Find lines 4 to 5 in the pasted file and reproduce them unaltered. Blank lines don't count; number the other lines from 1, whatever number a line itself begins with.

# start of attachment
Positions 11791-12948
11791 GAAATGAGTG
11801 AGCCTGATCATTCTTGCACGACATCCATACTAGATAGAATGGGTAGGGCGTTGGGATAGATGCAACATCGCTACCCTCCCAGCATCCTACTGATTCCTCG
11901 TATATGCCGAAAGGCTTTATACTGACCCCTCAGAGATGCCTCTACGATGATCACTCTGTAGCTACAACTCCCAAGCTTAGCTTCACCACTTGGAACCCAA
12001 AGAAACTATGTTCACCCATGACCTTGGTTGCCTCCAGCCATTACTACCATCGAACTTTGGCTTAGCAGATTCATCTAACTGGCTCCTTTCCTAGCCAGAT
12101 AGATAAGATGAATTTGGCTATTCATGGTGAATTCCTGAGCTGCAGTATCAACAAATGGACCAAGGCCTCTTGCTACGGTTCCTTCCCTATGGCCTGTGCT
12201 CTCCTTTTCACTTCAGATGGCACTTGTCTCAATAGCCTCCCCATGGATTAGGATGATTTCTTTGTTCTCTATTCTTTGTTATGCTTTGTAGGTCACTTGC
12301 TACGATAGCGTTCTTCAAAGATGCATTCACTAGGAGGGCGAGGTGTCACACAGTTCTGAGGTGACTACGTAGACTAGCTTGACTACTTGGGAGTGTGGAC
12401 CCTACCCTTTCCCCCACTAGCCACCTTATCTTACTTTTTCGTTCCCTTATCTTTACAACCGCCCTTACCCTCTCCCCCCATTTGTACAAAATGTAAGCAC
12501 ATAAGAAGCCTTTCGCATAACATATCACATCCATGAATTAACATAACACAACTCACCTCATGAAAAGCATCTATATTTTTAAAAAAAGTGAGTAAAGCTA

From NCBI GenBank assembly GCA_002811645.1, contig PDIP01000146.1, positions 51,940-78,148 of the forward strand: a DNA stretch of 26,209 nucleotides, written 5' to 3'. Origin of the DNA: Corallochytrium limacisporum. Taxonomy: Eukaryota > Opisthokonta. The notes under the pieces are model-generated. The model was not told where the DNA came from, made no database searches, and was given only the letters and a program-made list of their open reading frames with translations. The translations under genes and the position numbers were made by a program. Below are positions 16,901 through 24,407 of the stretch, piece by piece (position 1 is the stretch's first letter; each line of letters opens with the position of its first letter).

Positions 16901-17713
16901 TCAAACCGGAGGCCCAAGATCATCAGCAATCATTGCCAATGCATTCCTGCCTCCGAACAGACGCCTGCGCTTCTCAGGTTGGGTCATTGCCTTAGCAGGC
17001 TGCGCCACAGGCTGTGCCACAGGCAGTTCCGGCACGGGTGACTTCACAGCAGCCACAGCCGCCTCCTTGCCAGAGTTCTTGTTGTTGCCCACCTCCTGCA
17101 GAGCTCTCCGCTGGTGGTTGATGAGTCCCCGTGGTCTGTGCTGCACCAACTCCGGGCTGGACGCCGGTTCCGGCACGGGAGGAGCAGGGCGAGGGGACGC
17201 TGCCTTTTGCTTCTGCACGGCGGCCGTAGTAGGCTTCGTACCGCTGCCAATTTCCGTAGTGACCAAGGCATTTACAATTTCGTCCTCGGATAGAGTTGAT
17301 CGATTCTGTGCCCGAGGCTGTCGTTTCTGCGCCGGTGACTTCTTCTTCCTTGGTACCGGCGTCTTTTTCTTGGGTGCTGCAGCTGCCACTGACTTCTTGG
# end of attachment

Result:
11901 TATATGCCGAAAGGCTTTATACTGACCCCTCAGAGATGCCTCTACGATGATCACTCTGTAGCTACAACTCCCAAGCTTAGCTTCACCACTTGGAACCCAA
12001 AGAAACTATGTTCACCCATGACCTTGGTTGCCTCCAGCCATTACTACCATCGAACTTTGGCTTAGCAGATTCATCTAACTGGCTCCTTTCCTAGCCAGAT